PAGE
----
During April de Valera took part in exploratory talks facilitated by leading southern unionists, one of whom described the Sinn Féin leader as having the bearing of a 'defeated man.' But the Free State government rejected these offers and demanded instead an effective IRA surrender. Though there were some activists in Sinn Féin and the IRA who preferred to fight on, both Aiken and de Valera argued in favour of a ceasefire.
Another IRA leadership meeting, along with representatives of the republican ‘government’ was held on 13-14 May. Following this meeting Aiken issued an order to his officers to ‘dump arms’ (safely secure weapons in secret locations) and cease ‘all armed resistance.’
This was not a surrender however. Aiken was clear that ‘the dumping of arms does not mean that the usefulness of the IRA is past, or release any member of it from his duty to his country … it is clearly our duty to keep the Army Organisation intact.’ He reminded his officers that
‘we joined the IRA and enlisted men to firmly establish the Republic of Ireland. We fought for that, our comrades dies [sic] for it. Until we reach that objective it is our duty to push towards it, using at every moment the means at our disposal best suited to achieve our purpose.’
Despite the ceasefire ‘discipline must be maintained, ordinary routine work done and reports returned … Officers must do their utmost to safeguard their men and get them back to civilian work. The wounded and needy Volunteers must be cared for.’ He also warned that officers ‘must give special care to men who are liable to be murdered, if captured.’ This was a necessary precaution as, despite the ceasefire, killings of anti-Treatyites by state forces, sometimes after capture, would continue into the Autumn of 1923.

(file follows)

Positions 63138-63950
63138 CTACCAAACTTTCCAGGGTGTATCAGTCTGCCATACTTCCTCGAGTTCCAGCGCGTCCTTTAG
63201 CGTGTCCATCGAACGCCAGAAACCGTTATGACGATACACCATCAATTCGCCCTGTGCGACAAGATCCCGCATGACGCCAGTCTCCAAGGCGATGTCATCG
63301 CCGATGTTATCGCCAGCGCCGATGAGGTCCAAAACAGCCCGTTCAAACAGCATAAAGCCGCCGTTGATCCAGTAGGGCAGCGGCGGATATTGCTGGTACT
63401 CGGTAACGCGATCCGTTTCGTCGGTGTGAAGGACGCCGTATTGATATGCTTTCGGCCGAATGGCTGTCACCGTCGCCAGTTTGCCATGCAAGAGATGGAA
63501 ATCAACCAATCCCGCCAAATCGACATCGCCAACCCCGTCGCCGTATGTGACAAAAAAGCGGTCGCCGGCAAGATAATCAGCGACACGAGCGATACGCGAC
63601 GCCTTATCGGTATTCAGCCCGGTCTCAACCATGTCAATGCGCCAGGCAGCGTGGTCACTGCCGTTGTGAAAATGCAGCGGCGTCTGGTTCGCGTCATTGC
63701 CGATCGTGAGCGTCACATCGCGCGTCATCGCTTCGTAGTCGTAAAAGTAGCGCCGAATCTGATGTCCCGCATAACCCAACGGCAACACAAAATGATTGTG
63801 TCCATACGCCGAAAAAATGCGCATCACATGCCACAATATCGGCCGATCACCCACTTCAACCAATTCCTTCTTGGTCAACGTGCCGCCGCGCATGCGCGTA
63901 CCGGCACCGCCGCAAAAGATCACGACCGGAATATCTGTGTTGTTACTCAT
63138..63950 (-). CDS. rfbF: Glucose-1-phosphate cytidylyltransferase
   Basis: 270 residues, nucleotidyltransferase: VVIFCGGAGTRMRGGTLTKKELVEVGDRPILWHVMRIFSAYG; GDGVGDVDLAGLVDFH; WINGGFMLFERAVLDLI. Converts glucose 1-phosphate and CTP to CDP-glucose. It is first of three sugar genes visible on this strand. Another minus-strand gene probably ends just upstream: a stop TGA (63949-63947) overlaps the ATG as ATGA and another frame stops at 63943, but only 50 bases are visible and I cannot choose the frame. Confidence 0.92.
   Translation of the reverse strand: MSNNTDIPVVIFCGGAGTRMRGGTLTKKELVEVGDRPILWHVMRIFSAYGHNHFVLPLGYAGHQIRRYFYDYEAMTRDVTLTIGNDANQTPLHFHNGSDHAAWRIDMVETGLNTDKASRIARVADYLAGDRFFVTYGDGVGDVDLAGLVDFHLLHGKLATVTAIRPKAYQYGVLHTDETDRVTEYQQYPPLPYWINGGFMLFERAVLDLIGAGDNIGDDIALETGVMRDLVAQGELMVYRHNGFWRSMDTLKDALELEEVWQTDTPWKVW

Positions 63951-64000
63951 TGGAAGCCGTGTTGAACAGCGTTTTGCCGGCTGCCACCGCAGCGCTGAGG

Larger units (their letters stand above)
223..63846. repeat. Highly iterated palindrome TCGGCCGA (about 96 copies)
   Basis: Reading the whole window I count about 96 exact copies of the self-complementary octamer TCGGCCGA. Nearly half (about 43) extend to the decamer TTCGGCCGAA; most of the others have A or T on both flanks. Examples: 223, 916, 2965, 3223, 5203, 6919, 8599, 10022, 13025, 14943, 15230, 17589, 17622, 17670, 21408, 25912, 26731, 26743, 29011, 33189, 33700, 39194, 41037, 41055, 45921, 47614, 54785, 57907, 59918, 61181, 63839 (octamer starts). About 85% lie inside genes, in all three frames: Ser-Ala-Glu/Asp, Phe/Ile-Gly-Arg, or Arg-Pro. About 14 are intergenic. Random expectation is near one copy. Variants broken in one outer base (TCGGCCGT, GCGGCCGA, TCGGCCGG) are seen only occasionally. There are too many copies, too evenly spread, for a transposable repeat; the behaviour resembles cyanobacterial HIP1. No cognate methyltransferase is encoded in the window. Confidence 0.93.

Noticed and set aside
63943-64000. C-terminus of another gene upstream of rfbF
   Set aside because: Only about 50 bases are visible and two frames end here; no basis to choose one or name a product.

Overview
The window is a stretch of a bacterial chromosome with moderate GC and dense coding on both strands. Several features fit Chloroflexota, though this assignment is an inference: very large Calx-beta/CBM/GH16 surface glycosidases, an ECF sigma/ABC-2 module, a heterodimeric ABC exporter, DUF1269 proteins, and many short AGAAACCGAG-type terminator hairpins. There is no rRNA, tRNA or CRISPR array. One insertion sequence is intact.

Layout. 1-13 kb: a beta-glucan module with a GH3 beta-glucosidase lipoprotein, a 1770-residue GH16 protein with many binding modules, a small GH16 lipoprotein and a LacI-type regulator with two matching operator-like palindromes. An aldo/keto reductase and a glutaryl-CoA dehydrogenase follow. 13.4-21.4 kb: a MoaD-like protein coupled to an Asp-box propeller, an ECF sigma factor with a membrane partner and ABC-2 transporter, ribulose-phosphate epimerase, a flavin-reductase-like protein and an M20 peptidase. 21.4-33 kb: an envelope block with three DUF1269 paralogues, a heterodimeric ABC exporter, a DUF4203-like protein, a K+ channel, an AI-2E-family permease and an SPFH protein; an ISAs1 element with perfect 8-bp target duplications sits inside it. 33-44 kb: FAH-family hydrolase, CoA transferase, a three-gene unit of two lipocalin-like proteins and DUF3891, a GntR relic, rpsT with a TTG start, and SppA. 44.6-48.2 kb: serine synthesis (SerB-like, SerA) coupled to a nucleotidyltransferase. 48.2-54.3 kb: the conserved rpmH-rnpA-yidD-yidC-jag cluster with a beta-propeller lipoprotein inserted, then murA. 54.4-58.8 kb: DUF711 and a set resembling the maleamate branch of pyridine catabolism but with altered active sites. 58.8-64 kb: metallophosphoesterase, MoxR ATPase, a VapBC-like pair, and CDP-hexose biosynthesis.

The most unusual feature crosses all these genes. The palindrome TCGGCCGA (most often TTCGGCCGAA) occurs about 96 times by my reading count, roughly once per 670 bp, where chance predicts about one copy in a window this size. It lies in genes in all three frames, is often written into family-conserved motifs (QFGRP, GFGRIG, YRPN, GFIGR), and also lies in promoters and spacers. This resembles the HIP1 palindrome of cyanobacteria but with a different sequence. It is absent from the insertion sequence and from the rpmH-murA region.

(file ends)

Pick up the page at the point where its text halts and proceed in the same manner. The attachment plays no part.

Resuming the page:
‘Legion of the Rearguard’
De Valera’s public message to the ‘Legion of the Rearguard’ on 24 May was more memorable. He asserted that while ‘the Republic’ could ‘no longer be defended successfully by your arms’, volunteers should not let ‘sorrow overwhelm you.’
He praised the IRA for saving ‘the nation’s honour’ and while ‘victory must be allowed rest for the moment’ with the Free State, de Valera assured the volunteers that their ‘efforts and the sacrifices of your dead comrades will surely bear fruit ... [you] have kept open the road to independence.’
The Sinn Féin leader also tried to offer some explanation for the IRA’s defeat. He reminded the men that ‘seven years of intense efforts have exhausted our people. Their sacrifices and their sorrows have been many. If they have turned away and not given you the active support which alone could bring you victory in this last year, it is because they are weary and need a rest. Give them a little time and you will yet see them recover and rally again to the standard.’
Though violence continued sporadically in different parts of the state, in general the IRA accepted the cessation order. There was no suggestion, however, that it was recognising the Free State. As far as republicans were concerned, there would be another day.
This article is part of the Civil War project coordinated by UCC and based on The Atlas of the Irish Revolution edited by John Crowley, Donal Ó Drisceoil and Mike Murphy and John Borgonovo. Its contents do not represent or reflect the views of RTÉ.